Happy 92nd birthday Lee Iacocca, creator of auto cults

Lee Iacocca pictured with the Iacocca Silver 45th Anniversary Edition Mustang in 2009. — AFP pic
Lee Iacocca pictured with the Iacocca Silver 45th Anniversary Edition Mustang in 2009. — AFP pic

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NEW YORK, Oct 15 — Lee Iacocca may have retired from the industry in 1992 but as he gets ready to celebrate his 92nd birthday, the influence and legacy of the auto industry's first swashbuckling CEO is still clear to see in areas ranging from fuel efficiency to affordable performance and practicality.

According to Jay Leno, what makes Lee Iacocca, who celebrates his 92nd birthday today, so special is that he was the very first US auto industry head who understood “product.” More importantly, thanks to a unique combination of engineering skills and PT Barnum levels of marketing savvy, he not only knew how to build and how to sell a car, he had a sixth sense when it came to understanding what customers want.

For proof, look no further than his greatest automotive hits — the Ford Mustang, the Plymouth Voyager, Dodge Omni, and the Jeep Grand Cherokee.

“He was the kind of guy that when he told you to buy something, you went out and bought it,” said Leno.

A first-generation American born in Pennsylvania in 1924 to Italian immigrants, Iacocca will be remembered as much for being a tangible example of the American dream — the son of a hotdog seller to the president of the Ford Motor Company — as he will for the impact he had on modern business and personal mobility.

Iacocca was the first corporate bigwig to literally become the “face” of his company, appearing in advertising campaigns, on television and gracing the cover of Time. When he published his autobiography in 1984, it became an instant international best-seller. His passion and approachability made him the first swashbuckling CEO, blazing a trail that the likes of Steve Jobs would follow in terms of image.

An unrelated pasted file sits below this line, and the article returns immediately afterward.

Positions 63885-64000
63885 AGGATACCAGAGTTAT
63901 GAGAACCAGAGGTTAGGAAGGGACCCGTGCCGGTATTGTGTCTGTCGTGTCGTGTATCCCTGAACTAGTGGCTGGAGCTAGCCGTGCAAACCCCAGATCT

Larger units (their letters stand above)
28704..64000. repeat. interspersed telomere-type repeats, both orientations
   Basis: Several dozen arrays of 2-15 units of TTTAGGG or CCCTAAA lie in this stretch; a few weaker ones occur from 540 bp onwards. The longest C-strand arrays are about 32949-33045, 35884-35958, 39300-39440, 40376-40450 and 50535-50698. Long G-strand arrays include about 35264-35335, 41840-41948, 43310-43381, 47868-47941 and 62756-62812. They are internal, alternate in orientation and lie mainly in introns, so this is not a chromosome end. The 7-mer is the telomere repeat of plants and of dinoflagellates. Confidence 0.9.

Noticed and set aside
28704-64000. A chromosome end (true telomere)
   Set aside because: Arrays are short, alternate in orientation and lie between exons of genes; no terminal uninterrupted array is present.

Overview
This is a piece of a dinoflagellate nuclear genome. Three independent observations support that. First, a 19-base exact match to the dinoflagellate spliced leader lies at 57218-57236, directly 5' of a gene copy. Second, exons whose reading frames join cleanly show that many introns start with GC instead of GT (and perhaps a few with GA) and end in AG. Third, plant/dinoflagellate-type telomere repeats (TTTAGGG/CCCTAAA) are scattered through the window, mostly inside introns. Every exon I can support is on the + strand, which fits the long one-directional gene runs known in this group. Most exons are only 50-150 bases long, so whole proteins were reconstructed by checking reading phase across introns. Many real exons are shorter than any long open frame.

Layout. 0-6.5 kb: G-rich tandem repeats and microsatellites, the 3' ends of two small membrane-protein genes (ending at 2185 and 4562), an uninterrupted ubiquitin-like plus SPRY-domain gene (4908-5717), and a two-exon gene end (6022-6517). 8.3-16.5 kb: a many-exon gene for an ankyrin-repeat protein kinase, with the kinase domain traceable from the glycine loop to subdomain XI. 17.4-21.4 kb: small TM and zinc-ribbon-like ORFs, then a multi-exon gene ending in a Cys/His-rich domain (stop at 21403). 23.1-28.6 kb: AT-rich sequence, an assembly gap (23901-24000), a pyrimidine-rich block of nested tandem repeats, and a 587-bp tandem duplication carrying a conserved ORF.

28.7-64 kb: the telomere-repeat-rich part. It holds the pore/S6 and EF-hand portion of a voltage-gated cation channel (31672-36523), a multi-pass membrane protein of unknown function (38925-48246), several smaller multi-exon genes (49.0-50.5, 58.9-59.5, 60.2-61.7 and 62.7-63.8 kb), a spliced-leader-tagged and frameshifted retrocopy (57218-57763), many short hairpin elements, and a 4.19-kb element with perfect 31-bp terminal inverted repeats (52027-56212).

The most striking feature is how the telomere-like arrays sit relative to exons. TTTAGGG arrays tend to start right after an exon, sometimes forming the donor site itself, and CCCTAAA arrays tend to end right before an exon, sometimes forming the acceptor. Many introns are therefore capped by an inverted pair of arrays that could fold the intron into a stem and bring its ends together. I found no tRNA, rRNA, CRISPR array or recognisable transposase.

From Mustangs to minivans

During his 46 years in the industry, Iacocca used his considerable charisma to sell everything from the Ford Mustang to Jeeps and even Lamborghinis and Maseratis. He also helped save Chrysler from bankruptcy and popularise the idea of fuel-efficient compact cars.

Looking back on his career, Iacocca has said of the 1964 Ford Mustang, the first car aimed squarely at teenagers as much as their parents: “This was my first 'home run,' which became a 'cult' vehicle and would be impossible to duplicate.” It redefined the idea of an affordable sportscar, became an icon and has been immortalised in song. But Iacocca believes his greatest car was the minivan.

First floated as an idea while both were at Ford, Iacocca and designer Hal Sperlich finally brought the idea to life at Chrysler in the form of the Dodge Caravan and Plymouth Voyager in 1983.

“The minivan was a phenomenal success, and a precursor to the SUV,” he said. How successful? It was the biggest selling passenger car in the US for 25 years in a row. — AFP-Relaxnews

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